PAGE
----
First, she thought about how to keep multiple x parameters. She remembered there was a Vectors in the Data Structures section, which looked a good fit in this case.

Here's what she did to add more snowflakes:

  1. Add a vector which has multiple x parameters assigned to a name with def.

    (def x-params [10 200 390]) ;; x parameters for three snowflakes
  2. Draw snowflakes as many times as the number of x-params using doseq.

    (doseq [x x-params]
      (q/image (:flake state) x (:y-param state)))

practice.clj in step 4

At this point, practice.clj looks like this:

(ns drawing.practice
  (:require [quil.core :as q]
            [quil.middleware :as m]))

(def x-params [10 200 390])                      ;; added in step 4

(defn setup []
  (q/smooth)
  {:flake (q/load-image "images/white_flake.png")
   :background (q/load-image "images/blue_background.png")
   :y-param 10})

(defn update [state]
  (if (>= (:y-param state) (q/height))
    (assoc state :y-param 0)
    (update-in state [:y-param] inc)))

(defn draw [state]
  (q/background-image (:background state))
  (doseq [x x-params]                              ;; two lines were changed
    (q/image (:flake state) x (:y-param state))))  ;; in step 4

(q/defsketch practice
  :title "Clara's Quil practice"
  :size [500 500]
  :setup setup
  :update update
  :draw draw
  :features [:keep-on-top]
  :middleware [m/fun-mode])

"Yes!" Clara shouted when she saw three snowflakes kept falling down.

Step 5. Make snowflakes keep falling down at different speed

Although her app looked lovely, Clara felt something was not quite right. In her window, all three snowflakes fell down at the same speed like a robots' march. It did not look natural. So, she wanted to make them fall down at different speed.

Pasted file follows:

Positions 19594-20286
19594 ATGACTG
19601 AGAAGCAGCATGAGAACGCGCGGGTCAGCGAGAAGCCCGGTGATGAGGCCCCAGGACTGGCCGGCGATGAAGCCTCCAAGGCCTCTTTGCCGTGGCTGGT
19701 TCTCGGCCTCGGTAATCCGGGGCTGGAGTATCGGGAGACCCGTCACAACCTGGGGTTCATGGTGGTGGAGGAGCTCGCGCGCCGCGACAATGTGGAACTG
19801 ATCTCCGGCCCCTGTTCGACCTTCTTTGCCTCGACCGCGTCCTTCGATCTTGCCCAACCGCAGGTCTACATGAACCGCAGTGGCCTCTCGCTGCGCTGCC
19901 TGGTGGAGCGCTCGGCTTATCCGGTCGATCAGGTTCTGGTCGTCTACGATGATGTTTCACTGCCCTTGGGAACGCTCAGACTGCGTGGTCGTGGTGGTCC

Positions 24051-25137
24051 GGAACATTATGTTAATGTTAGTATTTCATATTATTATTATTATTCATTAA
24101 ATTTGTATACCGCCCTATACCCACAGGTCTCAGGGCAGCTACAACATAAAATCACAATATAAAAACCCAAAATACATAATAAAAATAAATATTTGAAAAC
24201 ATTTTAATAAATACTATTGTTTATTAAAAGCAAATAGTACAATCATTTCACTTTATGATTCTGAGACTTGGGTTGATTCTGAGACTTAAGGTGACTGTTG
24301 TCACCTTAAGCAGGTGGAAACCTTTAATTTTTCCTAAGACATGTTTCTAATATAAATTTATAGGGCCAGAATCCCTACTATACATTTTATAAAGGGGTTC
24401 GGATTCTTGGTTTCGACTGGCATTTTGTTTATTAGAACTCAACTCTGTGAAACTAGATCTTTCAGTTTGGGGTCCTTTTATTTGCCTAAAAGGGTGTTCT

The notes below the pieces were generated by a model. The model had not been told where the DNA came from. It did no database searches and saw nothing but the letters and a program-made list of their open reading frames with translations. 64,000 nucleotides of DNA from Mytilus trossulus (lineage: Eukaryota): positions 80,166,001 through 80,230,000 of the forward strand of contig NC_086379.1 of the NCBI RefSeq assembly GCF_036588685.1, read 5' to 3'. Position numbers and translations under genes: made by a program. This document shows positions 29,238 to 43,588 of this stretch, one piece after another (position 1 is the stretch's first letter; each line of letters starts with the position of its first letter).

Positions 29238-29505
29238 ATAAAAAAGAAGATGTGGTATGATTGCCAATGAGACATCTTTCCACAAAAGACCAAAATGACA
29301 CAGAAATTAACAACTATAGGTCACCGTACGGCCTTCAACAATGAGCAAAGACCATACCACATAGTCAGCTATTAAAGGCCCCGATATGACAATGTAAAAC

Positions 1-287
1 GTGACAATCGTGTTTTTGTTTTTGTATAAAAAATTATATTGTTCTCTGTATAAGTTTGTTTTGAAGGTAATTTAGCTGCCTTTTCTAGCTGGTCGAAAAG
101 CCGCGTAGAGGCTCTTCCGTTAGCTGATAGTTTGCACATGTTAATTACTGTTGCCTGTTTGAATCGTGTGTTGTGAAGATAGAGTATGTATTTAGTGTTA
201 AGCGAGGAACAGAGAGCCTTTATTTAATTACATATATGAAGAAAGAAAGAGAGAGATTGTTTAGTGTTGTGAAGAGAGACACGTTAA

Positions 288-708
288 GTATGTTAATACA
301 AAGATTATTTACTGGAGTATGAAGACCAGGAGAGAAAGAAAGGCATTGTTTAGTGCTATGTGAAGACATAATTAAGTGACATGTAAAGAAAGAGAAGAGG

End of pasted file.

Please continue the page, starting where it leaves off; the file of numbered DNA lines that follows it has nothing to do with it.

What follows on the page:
Using programming terms, the problem here is that all three snowflakes share the same y parameter. Given that using multiple y parameters would solve the problem--but how?

step 5-1 Change y parameters to maps with speeds

As she used vector for the x parameters, the vector would be a good data structure to have different y parameters as well. However, this should not be a simple vector since each snowflake will have two parameters, height and speed. Having these two, Clara could change the falling speed of each snowflake.

Well, she was back to ClojureBridge curriculum and went to Data Structures. There was a data structure called Maps which allowed her to save multiple parameters. Looking at maps examples, she changed the y-param from a single value to a vector of 3 maps. Also, the keyword was changed from y-param to y-params. Now her initial state became this:

{:flake (q/load-image "images/white_flake.png")
 :background (q/load-image "images/blue_background.png")
 :y-params [{:y 10 :speed 1} {:y 150 :speed 4} {:y 50 :speed 2}]}

It was a nice data structure, actually maps in a vector in a map including outer map. Downside was, her update function would not be simple anymore. What she had to do was updating all y values in the three maps within a vector.

step 5-2 Update values in maps in the vector

Thinking both map and vector at the same time was confusing to her, so she decided to think about map only. Each map has y parameter and speed:

{:y 150 :speed 4}

as an initial state. The very next moment, speed should be added to y value. As a result, the map should be updated to:

{:y 154 :speed 4}

To accomplish this map update, Clara added update-y function:

(defn update-y
  [m]
  (let [y (:y m)
        speed (:speed m)]
    (if (>= y (q/height))           ;; y is greater than or equal to image height?
      (assoc m :y 0)                ;; true - get it back to the 0 (top)
      (update-in m [:y] + speed)))) ;; false - add y value and speed

[bonus] destructuring

Using Clojure's destructuring, we can write update-y function like this:

(defn update-y
  [{y :y speed :speed :as m}]
  (if (>= y (q/height))
    (assoc m :y 0)
    (update-in m [:y] + speed)))

As in the code, we can skip let binding.

step 5-3 Update maps in the vector

Next step is to update maps in the vector using update-y function. Before writing this part, Clara cut down the problem to focus on updating a vector: how to update contents in a vector. She remembered there was a map function which allowed her to apply a function to each element in the vector. map function